Assessing Our Impact on the Environment
CQGRD seeks a better understanding of our impact on the environment by conducting research on the effects of the built environment on air and water quality. We work with a variety of organizations to develop state-of-the-art simulation models and analytical approaches to better understand the impacts of urban development.
CQGRD also seeks to preserve and enhance environmental quality by making people aware of the economic benefits and community value of green infrastructure for effective water management.
Related project: Freight Impacts on Small Urban and Rural Areas
Sponsor: U.S. Department of Transportation
Timeframe: April 2014-August 2016
This study estimates the concentration levels of pollutants emitted by freight movement. Specifically, the study focuses on two criteria pollutants monitored under national air quality standards -- nitrogen dioxide (NO2) and particle pollution (PM2.5).
These emissions are often evaluated at the county level, without differentiation between urban and rural areas. While many areas affected by freight traffic are urban areas, little attention has been paid to the small urban and rural areas. Georgia’s rural and small urban areas are home to more than 1 million and 1.5 million residents, respectively. Rural and small urban populations tend to be proportionally older, less racially diverse, and less wealthy than urban areas. Nearly a quarter of residents in small urban areas are below the poverty line, making them vulnerable to health impacts of freight emissions.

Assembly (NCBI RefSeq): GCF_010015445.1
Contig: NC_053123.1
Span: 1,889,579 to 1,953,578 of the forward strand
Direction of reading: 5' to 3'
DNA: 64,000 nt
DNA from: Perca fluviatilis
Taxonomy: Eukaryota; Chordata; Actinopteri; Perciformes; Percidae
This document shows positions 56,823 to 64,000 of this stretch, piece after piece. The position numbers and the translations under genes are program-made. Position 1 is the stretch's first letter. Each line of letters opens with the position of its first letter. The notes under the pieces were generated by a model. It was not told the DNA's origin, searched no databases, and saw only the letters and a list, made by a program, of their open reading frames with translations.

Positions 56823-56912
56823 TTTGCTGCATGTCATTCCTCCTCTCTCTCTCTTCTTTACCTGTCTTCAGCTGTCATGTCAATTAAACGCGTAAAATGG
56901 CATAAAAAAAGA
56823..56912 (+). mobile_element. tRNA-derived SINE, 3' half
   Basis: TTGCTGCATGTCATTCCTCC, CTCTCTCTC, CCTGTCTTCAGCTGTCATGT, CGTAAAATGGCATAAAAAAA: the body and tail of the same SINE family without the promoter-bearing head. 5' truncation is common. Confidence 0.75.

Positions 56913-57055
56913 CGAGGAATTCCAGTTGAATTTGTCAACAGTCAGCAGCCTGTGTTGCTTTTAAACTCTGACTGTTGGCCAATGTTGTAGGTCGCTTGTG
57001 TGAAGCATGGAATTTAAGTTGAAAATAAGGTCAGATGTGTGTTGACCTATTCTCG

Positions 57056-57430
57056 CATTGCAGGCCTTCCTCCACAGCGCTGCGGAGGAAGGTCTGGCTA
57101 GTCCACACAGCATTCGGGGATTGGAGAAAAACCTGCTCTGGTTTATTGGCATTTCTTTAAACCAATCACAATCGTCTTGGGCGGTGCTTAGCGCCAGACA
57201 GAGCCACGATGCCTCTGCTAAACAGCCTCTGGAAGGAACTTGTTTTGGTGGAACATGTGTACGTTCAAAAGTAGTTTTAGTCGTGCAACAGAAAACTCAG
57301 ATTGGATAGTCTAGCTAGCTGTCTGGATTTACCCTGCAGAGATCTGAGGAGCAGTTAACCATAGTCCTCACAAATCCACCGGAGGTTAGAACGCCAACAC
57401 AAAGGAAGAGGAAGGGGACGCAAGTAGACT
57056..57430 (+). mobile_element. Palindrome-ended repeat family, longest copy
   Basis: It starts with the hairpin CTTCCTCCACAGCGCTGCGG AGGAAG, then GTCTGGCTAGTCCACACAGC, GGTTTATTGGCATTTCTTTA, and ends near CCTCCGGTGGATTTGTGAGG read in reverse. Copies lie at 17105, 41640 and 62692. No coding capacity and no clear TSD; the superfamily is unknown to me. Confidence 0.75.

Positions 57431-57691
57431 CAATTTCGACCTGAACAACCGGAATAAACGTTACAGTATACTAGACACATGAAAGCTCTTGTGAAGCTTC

This study uses disaggregated data to estimate current and future freight emissions at local levels along the Georgia Freight Corridor for urban, small urban, and rural areas. Though urban areas were found to have greater exposure to the two criteria pollutants, some rural communities had higher 95th and 99th percentile concentration values than small urban communities, implying that there are some rural communities in Georgia that are exposed to a large amount of freight emissions, and are thus more negatively affected than small urban areas.
The analysis was taken a step further by evaluating the exposure and health risks to environmental justice (EJ) and other vulnerable populations along the corridor. The results show that in both 2007 and 2040, communities of color and residents living in poverty were and will likely be disproportionately exposed to high levels of freight emissions. The vulnerability of these groups should be explicitly addressed in the freight planning process to mitigate impacts.
Title: City of Milton, GA Bike and Pedestrian Plan
Sponsor: Georgia Legislature
Timeframe: January 1, 2007-June 1, 2007
Title: Metropolitan Atlanta: Alternative Land Use Futures Project
Timeframe: August 1, 2002-February 1, 2003